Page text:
Ever got a better exchange rate after your holidays than before you went away, leaving you marginally better off? A new online game is offering the chance to hone those skills, and perhaps even end up working in the City.
The idea is simple and based on a module used to train junior currency traders before letting them loose on the real thing.
FX Player takes real-time data from the foreign exchange (Forex) markets; players start with a notional £50m and buy or sell currencies against each other.
There's "virtual" millions to be won or lost, and even a cash prize for the winner. But for those who find they have an outstanding aptitude for the game the potential rewards are even greater - the chance of a job with a big City employer, though organisers will not yet reveal the identities of the interested firms.
The man behind FX Player, David White, knows exactly what he's dealing with - he worked in the City of London for 28 years, including time as a Forex trader.
Foreign exchange is the biggest financial market in the world and every day some $1.5 trillion are traded on it. Its principles are straightforward. The value of currencies such as Sterling, the Dollar, the Euro and the Yen, are constantly changing, reflecting the ebb and flow of economies around the world.
Just as British holidaymakers can find themselves a few quid better or worse off when they cash in their excess Euros after a break, thanks to a slight strengthening or weakening of the currencies, so traders seek to exploit these marginal differentials.
But when each trade involves millions of pounds even a slight variation in a currency's value means many thousands of pounds profit or loss. Such trades can happen almost within the blink of an eye.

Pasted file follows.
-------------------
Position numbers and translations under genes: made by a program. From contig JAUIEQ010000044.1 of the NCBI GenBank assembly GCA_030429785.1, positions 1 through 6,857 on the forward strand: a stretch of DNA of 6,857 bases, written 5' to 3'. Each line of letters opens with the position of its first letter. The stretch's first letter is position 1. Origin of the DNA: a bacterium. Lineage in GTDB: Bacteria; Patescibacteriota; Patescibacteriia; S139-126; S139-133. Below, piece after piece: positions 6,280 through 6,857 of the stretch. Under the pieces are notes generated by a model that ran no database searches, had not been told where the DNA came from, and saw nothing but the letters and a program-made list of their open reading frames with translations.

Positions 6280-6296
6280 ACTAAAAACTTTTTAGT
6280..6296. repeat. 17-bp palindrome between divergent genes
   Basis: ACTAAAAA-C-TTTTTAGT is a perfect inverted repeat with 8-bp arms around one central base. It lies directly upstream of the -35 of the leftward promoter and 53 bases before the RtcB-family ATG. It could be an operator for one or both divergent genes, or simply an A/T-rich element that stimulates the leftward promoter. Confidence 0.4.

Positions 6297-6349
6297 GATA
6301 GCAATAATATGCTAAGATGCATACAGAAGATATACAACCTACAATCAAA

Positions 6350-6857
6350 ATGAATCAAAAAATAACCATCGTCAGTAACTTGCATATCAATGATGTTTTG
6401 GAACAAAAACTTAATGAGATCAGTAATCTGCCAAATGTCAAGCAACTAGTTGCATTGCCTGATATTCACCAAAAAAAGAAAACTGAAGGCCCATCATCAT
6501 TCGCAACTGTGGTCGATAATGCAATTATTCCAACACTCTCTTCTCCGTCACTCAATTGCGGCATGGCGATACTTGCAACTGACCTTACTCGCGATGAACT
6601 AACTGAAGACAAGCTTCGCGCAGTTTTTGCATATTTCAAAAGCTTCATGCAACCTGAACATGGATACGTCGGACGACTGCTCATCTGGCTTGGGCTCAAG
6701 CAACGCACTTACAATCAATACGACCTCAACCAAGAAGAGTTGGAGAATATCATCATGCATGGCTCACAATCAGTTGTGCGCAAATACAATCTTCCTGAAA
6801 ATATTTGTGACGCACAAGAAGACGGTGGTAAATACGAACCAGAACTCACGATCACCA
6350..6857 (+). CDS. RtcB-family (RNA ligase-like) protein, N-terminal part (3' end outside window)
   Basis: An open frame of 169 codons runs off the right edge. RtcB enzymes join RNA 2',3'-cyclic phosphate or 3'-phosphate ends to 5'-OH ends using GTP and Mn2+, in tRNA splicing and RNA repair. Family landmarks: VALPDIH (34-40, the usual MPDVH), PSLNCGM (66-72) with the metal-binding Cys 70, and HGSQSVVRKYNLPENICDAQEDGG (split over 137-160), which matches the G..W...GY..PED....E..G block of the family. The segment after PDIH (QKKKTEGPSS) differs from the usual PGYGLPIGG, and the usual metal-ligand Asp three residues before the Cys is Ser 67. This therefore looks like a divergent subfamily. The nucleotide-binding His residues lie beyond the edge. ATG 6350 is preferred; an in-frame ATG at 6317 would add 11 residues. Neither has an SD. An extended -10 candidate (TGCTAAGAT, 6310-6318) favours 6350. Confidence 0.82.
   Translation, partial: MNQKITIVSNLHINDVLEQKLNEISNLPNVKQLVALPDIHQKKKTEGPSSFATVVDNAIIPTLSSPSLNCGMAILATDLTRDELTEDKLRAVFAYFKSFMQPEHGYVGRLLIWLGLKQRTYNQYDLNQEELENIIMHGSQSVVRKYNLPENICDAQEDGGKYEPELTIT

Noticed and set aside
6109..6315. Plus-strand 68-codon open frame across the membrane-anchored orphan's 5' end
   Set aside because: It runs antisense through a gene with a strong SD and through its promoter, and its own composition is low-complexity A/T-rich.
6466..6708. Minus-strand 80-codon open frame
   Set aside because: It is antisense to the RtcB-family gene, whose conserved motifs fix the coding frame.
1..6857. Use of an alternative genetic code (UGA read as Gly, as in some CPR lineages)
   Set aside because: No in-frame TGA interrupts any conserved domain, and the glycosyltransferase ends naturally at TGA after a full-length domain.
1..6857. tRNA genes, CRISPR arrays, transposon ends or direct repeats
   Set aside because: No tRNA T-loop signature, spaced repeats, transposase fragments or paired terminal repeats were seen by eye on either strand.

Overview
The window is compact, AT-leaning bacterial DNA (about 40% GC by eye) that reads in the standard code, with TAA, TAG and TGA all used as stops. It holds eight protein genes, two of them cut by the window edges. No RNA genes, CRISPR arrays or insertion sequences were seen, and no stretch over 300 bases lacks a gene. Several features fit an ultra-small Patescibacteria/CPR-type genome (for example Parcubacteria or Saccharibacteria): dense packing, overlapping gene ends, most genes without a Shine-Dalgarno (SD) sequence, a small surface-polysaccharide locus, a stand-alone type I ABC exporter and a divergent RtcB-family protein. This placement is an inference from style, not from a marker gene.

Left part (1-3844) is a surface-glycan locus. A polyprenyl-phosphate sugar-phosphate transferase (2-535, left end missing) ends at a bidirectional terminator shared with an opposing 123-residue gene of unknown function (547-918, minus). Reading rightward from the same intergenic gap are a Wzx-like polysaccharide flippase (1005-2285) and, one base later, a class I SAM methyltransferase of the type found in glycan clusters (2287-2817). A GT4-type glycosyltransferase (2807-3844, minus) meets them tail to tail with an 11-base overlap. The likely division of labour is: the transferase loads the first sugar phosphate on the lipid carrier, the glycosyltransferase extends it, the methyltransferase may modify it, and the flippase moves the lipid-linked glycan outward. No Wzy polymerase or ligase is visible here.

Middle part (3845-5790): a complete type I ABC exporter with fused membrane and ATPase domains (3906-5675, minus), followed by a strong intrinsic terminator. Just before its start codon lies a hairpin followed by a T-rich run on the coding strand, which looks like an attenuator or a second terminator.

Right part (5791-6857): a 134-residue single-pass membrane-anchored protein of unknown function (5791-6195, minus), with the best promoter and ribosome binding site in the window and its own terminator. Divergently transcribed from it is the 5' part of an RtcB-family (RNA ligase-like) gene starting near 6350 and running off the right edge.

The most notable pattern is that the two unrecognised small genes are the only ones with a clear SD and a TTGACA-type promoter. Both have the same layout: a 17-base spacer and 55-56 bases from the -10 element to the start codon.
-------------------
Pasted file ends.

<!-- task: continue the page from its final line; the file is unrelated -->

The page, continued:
All the big banks are involved in the foreign exchange markets, and for traders there are personal fortunes to be earned.
The game was developed as a training tool for new recruits going into the Forex markets, but Mr White thinks that by letting everyone loose on it, it can help as recruiting tool.
Trading of this sort, he says, is half-learned, half natural talent. The banks are constantly struggling to attract the best candidates.
"One of the things that banks are crying out for is quality graduates, and it is only graduates now. Most banks go to great lengths to find the right people but the one thing you can't determine is can they put all the theory into practice."
The game, however, which has a £5 registration fee (£3 for students), has the potential to reach a vast audience and, by ranking all players it automatically sorts the wheat from the chaff.
So how hard is it?
Feel the excitement brewing...
"I don't think it's that difficult to be a good foreign exchange trader. It's relatively easy to make a couple of hundred thousand in a few weeks," says Mr White, of the game's fictional "Monopoly money".
"When it becomes real money it's more of a skill. That's when you have to show nerve as well."
Most of us are "naïve" about the foreign exchange markets, says Mr White. The game, he thinks, will encourage ordinary folk to ask questions and find out the sort of factors that strengthen and weaken currencies. If nothing else, it could earn them a few extra pounds of real money before they go on holiday.
For the top ranking graduate players however, the rewards promise to be far richer.
"There's a lot of money to be made in this business. You could be looking at a six-figure salary."